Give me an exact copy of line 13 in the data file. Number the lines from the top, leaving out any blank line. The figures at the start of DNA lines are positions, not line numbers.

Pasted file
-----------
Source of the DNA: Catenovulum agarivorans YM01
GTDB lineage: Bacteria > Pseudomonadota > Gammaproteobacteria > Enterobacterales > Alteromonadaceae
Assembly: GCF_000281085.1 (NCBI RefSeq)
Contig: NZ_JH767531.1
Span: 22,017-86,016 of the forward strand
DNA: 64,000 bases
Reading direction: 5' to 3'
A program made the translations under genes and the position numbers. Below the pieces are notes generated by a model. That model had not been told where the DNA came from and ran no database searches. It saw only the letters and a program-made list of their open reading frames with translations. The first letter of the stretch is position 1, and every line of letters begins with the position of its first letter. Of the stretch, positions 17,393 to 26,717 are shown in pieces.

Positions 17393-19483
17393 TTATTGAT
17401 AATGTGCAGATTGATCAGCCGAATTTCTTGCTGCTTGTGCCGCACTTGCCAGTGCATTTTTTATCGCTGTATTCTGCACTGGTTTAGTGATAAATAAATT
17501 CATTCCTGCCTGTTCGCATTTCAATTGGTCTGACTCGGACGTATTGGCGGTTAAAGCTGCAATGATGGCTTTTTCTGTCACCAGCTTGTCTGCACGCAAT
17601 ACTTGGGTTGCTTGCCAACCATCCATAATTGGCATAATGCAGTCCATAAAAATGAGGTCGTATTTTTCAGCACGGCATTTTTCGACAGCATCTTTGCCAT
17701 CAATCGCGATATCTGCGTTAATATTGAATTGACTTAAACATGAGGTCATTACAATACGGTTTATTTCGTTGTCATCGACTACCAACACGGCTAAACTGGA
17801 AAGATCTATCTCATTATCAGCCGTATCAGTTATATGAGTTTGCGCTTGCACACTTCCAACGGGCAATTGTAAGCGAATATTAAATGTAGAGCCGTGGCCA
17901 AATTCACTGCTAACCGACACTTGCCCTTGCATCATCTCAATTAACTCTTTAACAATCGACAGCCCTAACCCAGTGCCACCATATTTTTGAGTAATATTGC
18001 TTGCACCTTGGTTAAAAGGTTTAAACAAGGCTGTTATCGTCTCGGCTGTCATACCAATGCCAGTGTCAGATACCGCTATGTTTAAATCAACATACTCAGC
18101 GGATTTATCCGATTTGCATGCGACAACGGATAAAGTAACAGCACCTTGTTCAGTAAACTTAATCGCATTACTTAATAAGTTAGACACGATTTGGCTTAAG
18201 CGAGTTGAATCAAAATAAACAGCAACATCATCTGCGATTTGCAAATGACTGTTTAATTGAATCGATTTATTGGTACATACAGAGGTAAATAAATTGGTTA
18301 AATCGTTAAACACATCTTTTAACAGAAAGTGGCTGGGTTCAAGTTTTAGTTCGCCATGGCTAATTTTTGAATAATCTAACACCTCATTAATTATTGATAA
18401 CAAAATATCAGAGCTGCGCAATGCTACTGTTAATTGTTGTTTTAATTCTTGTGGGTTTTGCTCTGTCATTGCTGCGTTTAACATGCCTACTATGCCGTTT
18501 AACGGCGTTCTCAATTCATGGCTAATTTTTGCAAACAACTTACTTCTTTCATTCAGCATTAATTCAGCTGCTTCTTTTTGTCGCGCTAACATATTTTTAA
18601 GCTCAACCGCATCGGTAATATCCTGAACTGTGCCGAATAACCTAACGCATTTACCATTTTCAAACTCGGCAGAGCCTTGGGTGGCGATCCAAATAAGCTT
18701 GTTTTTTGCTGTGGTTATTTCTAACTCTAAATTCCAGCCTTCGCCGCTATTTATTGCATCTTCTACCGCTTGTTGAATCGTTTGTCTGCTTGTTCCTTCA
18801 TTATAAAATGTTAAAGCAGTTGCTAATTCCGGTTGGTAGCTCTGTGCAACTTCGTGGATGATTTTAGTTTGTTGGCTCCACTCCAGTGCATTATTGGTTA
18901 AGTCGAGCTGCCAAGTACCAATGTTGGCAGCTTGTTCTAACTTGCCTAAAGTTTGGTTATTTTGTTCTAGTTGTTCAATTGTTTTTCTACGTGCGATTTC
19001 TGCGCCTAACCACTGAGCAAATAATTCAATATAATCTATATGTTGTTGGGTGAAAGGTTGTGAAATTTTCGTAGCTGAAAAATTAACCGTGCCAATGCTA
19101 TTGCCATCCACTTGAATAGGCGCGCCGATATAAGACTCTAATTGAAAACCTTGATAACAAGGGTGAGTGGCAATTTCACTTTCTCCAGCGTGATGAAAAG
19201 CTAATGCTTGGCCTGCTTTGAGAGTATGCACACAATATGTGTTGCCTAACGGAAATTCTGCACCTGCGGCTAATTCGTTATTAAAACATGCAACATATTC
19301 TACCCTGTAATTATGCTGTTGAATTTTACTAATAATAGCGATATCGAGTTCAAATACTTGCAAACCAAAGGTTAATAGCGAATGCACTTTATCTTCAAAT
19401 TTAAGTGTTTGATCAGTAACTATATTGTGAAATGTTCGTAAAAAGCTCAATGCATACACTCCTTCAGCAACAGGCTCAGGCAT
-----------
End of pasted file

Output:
17601 ACTTGGGTTGCTTGCCAACCATCCATAATTGGCATAATGCAGTCCATAAAAATGAGGTCGTATTTTTCAGCACGGCATTTTTCGACAGCATCTTTGCCAT